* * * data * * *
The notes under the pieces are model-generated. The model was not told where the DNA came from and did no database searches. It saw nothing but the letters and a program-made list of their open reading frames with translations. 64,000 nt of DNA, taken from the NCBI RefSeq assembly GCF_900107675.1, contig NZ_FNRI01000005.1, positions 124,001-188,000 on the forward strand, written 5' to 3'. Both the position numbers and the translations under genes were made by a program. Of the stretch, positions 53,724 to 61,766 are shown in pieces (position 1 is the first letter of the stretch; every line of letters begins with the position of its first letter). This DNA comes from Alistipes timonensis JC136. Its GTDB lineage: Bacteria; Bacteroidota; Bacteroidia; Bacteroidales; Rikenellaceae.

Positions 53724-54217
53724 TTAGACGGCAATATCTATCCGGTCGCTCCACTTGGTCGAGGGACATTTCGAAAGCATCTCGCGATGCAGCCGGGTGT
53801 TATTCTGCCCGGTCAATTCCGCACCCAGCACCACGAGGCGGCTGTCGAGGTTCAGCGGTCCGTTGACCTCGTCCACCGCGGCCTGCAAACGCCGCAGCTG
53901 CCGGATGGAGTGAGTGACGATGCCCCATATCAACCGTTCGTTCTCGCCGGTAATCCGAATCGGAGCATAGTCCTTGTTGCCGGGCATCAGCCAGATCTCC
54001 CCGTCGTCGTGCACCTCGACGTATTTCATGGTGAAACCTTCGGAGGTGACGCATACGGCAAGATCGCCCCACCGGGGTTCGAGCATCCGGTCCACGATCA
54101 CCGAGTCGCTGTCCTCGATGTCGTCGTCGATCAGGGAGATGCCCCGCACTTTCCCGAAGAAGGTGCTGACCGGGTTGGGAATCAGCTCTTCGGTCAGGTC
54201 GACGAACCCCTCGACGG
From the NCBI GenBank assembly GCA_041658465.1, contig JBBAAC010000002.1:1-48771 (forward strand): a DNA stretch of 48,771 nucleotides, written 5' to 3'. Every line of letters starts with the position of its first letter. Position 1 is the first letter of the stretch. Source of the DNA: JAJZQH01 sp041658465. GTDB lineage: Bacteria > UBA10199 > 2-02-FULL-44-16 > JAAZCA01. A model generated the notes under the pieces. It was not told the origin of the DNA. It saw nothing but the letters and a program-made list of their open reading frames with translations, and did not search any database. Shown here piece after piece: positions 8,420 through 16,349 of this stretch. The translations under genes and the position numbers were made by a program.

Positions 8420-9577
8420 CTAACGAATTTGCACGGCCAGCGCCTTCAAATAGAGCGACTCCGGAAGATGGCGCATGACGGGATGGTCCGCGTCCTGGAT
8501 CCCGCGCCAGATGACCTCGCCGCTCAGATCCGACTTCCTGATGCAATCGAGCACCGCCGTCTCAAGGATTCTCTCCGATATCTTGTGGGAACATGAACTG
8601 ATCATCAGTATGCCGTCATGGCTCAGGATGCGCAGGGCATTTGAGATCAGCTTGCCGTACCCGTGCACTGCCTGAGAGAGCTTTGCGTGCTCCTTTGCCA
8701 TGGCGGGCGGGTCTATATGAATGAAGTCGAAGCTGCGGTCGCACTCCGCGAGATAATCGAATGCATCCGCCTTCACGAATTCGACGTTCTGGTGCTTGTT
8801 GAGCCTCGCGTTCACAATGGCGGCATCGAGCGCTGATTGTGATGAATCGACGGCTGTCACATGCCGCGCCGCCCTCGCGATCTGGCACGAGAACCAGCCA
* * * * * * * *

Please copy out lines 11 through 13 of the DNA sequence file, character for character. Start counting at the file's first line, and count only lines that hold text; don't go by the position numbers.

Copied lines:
8420 CTAACGAATTTGCACGGCCAGCGCCTTCAAATAGAGCGACTCCGGAAGATGGCGCATGACGGGATGGTCCGCGTCCTGGAT
8501 CCCGCGCCAGATGACCTCGCCGCTCAGATCCGACTTCCTGATGCAATCGAGCACCGCCGTCTCAAGGATTCTCTCCGATATCTTGTGGGAACATGAACTG
8601 ATCATCAGTATGCCGTCATGGCTCAGGATGCGCAGGGCATTTGAGATCAGCTTGCCGTACCCGTGCACTGCCTGAGAGAGCTTTGCGTGCTCCTTTGCCA